Freaks

 

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A rare science-fiction treat too tantalizing to miss.

 

Freaks

Emile Hirsch and Lexy Kolker

  

From Georges Méliès’ iconic man in the moon to the first full-length feature, Metropolis (1927), ‘sci-fi’ has captivated our imaginations and inspired real-life advancements in technology. Aliens, clones and mutants are replacements for our own exploration of the unknown within our universe and ourselves. The genre works best when the otherworldly puts us in touch with our own humanity, as when the illuminated index finger of E.T. the Extra-Terrestrial touches Elliott’s third eye, assuring him “I’ll be right here.” Rutger Hauer’s “Tears in the Rain” soliloquy from Blade Runner also comes to mind, as does Amy Adam’s ultimate decision in Arrival. The frontier of space and time brings us to the heart of the human condition, a desire to communicate, be understood and coexist.

 

Not to be confused with the 1932 Tod Browning film of the same name, Freaks is a gripping and brilliantly constructed sci-fi thriller written, directed and produced by the talented duo Zach Lipovsky and Adam Stein. The story unfolds through the eyes of Chloe (the wonderful Lexy Kolker), who lives a life set apart from the outside world, which ‘dad’ (Emile Hirsch) insists is filled with peril. The plot is disclosed on a strictly need-to-know basis, which provides the experience of discovering this world as Chloe does. The film takes the necessary time to develop characters and invites you into Chloe’s haunted world, a place she begins to question. The siren call of a sunny day and the portentous tune of an ice cream van are tempting diversions from the dismal confines of a boarded-up house. Mr Snowcone, Bruce Dern in a beautifully nuanced and layered performance, calls Chloe to follow her impulses and step into the light.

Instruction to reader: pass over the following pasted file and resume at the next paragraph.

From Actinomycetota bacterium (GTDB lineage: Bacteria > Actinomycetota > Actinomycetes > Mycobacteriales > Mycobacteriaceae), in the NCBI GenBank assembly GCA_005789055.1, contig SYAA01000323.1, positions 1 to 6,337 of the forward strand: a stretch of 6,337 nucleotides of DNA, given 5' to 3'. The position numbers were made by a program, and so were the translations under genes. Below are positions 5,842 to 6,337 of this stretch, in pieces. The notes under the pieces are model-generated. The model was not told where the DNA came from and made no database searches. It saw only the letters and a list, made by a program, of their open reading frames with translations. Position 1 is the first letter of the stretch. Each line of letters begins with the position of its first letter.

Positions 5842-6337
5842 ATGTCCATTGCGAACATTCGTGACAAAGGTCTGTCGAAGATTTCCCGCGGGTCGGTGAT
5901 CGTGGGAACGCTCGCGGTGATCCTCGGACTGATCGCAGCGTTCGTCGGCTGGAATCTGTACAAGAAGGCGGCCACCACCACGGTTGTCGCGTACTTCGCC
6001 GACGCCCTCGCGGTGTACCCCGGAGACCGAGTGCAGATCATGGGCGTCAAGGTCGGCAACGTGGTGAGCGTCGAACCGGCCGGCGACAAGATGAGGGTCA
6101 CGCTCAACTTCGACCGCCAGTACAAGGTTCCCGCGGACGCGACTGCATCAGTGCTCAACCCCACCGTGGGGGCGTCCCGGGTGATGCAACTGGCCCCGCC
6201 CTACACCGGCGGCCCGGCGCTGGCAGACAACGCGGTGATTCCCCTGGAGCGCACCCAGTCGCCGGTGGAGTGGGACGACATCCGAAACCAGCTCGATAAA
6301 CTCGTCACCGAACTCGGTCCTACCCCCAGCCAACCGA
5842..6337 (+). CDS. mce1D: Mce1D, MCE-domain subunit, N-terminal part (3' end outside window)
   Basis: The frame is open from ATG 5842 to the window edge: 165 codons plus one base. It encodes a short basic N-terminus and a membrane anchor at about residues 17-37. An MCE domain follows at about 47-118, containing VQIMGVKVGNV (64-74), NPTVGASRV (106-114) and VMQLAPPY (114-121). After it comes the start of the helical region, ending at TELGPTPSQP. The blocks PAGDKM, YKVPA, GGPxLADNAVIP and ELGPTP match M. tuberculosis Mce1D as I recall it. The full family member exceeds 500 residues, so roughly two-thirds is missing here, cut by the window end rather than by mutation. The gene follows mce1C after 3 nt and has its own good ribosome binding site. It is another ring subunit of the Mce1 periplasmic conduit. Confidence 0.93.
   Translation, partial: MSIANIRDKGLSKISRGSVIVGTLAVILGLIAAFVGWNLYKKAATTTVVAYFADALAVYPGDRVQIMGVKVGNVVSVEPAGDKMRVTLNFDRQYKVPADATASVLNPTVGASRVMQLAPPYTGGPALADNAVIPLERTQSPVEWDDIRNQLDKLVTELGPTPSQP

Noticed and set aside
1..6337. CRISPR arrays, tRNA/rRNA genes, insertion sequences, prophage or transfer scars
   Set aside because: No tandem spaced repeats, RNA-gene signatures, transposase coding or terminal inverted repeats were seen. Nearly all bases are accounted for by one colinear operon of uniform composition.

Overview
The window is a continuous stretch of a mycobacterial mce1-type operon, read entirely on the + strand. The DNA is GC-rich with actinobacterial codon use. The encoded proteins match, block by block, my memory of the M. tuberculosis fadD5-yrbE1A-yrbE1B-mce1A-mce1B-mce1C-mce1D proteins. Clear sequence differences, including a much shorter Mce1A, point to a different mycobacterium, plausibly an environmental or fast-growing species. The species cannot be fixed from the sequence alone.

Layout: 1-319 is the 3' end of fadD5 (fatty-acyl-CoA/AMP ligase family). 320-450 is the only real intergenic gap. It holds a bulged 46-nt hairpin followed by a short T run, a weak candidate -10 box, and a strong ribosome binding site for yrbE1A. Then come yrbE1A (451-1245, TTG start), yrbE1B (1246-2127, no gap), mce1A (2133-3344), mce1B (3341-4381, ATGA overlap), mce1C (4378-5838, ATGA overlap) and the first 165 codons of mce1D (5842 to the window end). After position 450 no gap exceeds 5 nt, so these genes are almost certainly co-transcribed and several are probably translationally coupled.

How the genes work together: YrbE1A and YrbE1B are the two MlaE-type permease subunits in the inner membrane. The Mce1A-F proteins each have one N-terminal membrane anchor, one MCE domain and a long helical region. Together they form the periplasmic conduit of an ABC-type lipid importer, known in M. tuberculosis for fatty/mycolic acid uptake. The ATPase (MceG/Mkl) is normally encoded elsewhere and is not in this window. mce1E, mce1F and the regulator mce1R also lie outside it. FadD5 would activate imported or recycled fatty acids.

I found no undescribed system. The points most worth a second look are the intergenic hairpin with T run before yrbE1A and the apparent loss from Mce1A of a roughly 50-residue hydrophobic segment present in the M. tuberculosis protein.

Full of rich performances, intelligent metaphors and significant heart, Freaks is likely to develop a cult following over time. Beyond the external trappings of science fiction, the film focuses on the relatable transition into adolescence. That moment when curiosity leads us to begin questioning and defying our parents. Where other voices start contradicting the parental narrative. When we begin the process of self-discovery, learning more about who we are and how the world sees us. An admirable desire to protect children often stands in the way of their personal growth. It’s ultimately up to us to embrace our talents and find our calling. The film expresses that we don’t need to hide from who we are. ‘Weird’ is relative.

 

CHAD KENNERK

 

Cast: Emile Hirsch, Bruce Dern, Grace Park, Amanda Crew, Lexy Kolker, Aleks Paunovic.

 

Dir Zach Lipovsky and Adam B. Stein, Pro Adam Stein, Zach Lipovsky, Jordan Barber and Mitchell Waxman, Screenplay Zach Lipovsky and Adam B. Stein, Ph Stirling Bancroft, Pro Des Moe Curtin, Ed Sabrina Pitre, Music Tim Wynn, Costumes Mia Fiddis.

 

Amazing Incorporated/Wise Daughter Films/My Way Productions/Storyboard Capital Group-Well Go USA Entertainment.

104 mins. 2018. Canada/USA. US Rel: 13 September 2019. Cert. R.